Technically it holds up rather well too. The effects are strong enough to carry the story, with the zombies eerie personified as they shuffle around all green flesh and grumbling away as we know they should. All captured in deluxe colour that comes out nice in High Definition. The cast are fine, with Morell standing out as he gives his usual classy and professional performance, while James Bernard's score is suitably at one with each and every change of pace. This is not just a fine and under appreciated part of the Hammer Horror output, it's also a worthy and most notable entry in the "zombie" genre. See it if you can. 7/10
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Highly recommended Suspense zombie film
Coventry1 June 2003
Warning: Spoilers
When we think about zombie films, first titles that come to mind are George A. Romero's trilogy, the Return of the living dead series and maybe Peter Jackson's Braindead. All good films off course but this 1966 film should definitely be on this "top of mind" list.It contains all ingredients off the ideal horror film: suspense (only the George Romero films have that too, most others are more funny than scary). Several scenes just give you the creeps and you stare to them with your eyes wide open. Also, great acting performances by rather unknown actors. The accents are typical British and very appropriate in the atmosphere of the film (in my opinion, of course) the make-up effects and the creepy music just make the whole film complete. No negative remarks from my side !!!

But perhaps what makes the film excellent the most is the very original story... Zombies rise from their grave and have only one mission : hunt the living !!...normally... In this Hammer production (of course Hammer... you gotta love 'em) the zombies are brought back by men, for whole other causes... The highly respected Dr. Forbes receives a letter from one of his former students. This man, Dr Peter Thomson, now is the doctor in a small village in Cornwall. A lot of young men died in this village and he's calling Dr. Forbes for help. Dr. Forbes and his daughter Sylvia go there to help him out, and they too soon discover that there's something very strange going on. they want to perform an autopsy on one of the bodies to find out more about the disease but this ain't possible because all of corpses disappeared. When Peter's wife becomes a victim of this disease too, both the doctor's do everything to discover what in God's name is going on. One man in town is a great mystery...Mr. Hamilton. He recently came to town and now own the old mine. This mine was very profitable in the past but it had to be closed because many worker lost their lives. Nobody knows much about Mr. Hamilton, except that spend many years in Haïti...the country of voodoo. Telling more about this film would be a real shame cause the it's definitely worth checking out. If you're in the mood to see a good zombie film, but a little more scarier than usual...this is your film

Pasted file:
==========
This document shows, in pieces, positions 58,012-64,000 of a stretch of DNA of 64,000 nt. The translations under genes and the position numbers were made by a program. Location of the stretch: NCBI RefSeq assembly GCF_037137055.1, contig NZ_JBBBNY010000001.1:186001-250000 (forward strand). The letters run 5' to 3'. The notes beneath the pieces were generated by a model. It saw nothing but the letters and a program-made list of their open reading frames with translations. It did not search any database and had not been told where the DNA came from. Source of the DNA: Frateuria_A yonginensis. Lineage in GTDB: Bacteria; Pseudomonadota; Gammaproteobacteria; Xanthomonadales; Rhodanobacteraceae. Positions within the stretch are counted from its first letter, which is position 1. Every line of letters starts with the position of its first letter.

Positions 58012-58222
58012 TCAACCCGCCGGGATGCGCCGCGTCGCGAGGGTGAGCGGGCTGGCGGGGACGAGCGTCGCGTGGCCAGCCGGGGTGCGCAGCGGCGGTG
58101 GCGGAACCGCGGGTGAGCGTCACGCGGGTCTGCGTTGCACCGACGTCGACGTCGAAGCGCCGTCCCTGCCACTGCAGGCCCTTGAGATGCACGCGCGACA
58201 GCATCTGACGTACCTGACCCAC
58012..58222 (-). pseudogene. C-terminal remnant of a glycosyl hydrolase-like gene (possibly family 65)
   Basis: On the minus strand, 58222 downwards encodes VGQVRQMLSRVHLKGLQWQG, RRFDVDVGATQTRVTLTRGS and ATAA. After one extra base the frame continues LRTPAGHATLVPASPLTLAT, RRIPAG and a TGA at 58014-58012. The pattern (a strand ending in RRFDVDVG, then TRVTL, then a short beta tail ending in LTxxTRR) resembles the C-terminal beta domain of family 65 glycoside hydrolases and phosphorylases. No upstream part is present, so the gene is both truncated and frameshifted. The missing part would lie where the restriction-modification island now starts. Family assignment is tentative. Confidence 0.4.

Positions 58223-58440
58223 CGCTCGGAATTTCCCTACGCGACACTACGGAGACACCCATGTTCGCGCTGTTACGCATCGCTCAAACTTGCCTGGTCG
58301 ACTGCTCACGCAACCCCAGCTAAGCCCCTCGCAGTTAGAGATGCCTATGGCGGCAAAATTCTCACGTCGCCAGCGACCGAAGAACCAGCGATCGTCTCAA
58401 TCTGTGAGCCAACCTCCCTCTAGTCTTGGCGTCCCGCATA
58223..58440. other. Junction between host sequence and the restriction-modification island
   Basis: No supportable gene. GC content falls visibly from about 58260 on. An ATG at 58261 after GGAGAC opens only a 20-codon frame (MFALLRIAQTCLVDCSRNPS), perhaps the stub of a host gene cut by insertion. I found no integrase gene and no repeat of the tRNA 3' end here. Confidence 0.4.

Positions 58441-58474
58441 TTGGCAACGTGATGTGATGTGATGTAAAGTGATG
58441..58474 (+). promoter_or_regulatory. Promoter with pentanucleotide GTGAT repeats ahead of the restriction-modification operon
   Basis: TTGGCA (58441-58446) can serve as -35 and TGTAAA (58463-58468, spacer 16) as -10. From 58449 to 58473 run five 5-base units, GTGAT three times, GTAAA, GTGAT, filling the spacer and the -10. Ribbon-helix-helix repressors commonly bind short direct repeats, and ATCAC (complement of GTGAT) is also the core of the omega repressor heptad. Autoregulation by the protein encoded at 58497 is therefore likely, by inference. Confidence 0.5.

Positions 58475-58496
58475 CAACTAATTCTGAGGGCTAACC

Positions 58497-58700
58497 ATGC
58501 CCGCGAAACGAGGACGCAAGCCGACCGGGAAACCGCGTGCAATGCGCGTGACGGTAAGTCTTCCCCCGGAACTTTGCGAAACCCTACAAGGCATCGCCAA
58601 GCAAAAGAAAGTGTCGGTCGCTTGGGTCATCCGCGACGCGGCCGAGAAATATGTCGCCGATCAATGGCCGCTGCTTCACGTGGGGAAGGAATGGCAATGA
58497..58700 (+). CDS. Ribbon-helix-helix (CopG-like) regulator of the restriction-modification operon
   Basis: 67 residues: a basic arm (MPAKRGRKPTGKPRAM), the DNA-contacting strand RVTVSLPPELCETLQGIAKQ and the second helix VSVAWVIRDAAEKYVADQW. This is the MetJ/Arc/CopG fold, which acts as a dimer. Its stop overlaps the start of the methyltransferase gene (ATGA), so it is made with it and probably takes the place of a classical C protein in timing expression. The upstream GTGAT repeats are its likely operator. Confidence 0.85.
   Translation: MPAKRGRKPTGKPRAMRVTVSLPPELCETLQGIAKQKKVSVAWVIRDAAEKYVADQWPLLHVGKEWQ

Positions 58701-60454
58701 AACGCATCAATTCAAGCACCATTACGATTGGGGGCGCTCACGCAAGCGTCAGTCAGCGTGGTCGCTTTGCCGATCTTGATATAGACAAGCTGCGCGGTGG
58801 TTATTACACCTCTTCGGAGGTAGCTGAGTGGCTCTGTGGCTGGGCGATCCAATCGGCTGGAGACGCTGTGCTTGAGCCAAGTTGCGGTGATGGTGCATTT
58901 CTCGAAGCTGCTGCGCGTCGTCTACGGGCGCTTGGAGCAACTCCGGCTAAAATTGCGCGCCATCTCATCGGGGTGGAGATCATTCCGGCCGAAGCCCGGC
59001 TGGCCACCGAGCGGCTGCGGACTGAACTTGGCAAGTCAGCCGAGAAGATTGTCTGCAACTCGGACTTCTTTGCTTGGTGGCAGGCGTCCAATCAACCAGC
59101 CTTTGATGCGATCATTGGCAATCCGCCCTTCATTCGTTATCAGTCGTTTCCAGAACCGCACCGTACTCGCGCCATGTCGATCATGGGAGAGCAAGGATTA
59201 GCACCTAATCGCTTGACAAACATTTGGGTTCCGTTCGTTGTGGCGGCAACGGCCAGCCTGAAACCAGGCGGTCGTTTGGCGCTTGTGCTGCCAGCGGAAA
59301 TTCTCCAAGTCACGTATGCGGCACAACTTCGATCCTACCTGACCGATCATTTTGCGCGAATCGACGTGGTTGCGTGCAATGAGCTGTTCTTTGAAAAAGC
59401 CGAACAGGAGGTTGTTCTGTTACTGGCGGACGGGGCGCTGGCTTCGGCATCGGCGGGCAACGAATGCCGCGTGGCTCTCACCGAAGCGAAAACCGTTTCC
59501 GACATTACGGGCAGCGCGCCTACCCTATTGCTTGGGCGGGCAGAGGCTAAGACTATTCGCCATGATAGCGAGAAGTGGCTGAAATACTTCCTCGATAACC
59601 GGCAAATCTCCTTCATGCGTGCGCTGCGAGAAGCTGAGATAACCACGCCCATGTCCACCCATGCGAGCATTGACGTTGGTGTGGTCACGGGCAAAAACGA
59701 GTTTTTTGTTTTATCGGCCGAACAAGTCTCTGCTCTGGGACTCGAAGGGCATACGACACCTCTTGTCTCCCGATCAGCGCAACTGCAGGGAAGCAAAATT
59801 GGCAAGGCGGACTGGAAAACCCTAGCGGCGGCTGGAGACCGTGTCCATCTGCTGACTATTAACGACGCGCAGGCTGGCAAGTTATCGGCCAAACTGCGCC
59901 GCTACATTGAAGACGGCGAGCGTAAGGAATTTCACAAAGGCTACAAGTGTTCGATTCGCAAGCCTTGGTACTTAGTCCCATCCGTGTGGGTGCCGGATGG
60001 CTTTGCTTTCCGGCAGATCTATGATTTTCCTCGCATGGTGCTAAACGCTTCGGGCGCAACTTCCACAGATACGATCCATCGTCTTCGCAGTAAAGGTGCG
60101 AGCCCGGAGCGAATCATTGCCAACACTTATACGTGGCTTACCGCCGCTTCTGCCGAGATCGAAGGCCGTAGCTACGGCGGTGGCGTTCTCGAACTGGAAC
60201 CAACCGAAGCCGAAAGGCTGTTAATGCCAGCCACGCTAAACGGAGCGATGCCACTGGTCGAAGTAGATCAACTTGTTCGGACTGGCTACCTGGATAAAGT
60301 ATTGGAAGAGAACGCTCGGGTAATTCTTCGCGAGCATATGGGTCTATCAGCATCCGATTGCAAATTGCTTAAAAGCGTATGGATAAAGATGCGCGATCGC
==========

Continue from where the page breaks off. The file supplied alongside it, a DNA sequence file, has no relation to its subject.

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Brisk, efficient Hammer offering
Matti-Man29 January 2006
Though I'm a big Hammer fan from first time around, incredibly I missed this when it came out (actually, I was a bit young), and never caught up with it on TV. A pal of mine , gave me the DVD, so I was finally able to see it.

PLAGUE OF THE ZOMBIES isn't the front rank of Hammer movies. I saw THE MUMMY right after and it's plain that Hammer weren't spending much money on ZOMBIES, compared with the earlier film, but though it was obviously made by the Hammer B-team on a b- movie budget, ZOMBIES does everything that it was intended to do.

Great to see a very young Jacqueline Pearce as the doomed friend of the heroine. I met Jacqueline a few times during the 1980s when she was in BBC's BLAKE'S 7, and she was a very funny, sometimes outrageous person. But you'd never know it from this fairly thankless role.

Anyway, not Hammer's best, but fun nonetheless. Worth a look if you ever get the chance to see it.
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Surprisingly well-made zombie film
crimsonrose7127 April 2011
Warning: Spoilers
Quality zombie movie? Yep, this is such surprise, beautiful-looking and well-made costume Gothic instead of repulsive gory garbage and trashy production values. Group of spoiled young rotters, led by over-aged but well-acting John Carson, cause outbreak of zombie plague (and exploitative capitalism!) in 19th century Cornwall. Storyline and characters remind - maybe intentionally - about Dracula. For example, André Morell as the old Professor who is trying to solve what is behind these strange wounds and mysterious blood disease turning Victorian Brits as monsters, is like elegantly heroic, Very English version of Van Helsing.
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Andre Morell Doesn't Save Humanity This Time. But He Does Save This Movie
Theo Robertson1 March 2014
Warning: Spoilers
Sylvia Forbes receives a letter from her school friend Alice who lives in a village in Cornwall , a village that has been struck by a mysterious illness that is killing the inhabitants . Since her father is the eminent doctor Sir John Forbes she suggests they visit the village to get to the bottom of this mystery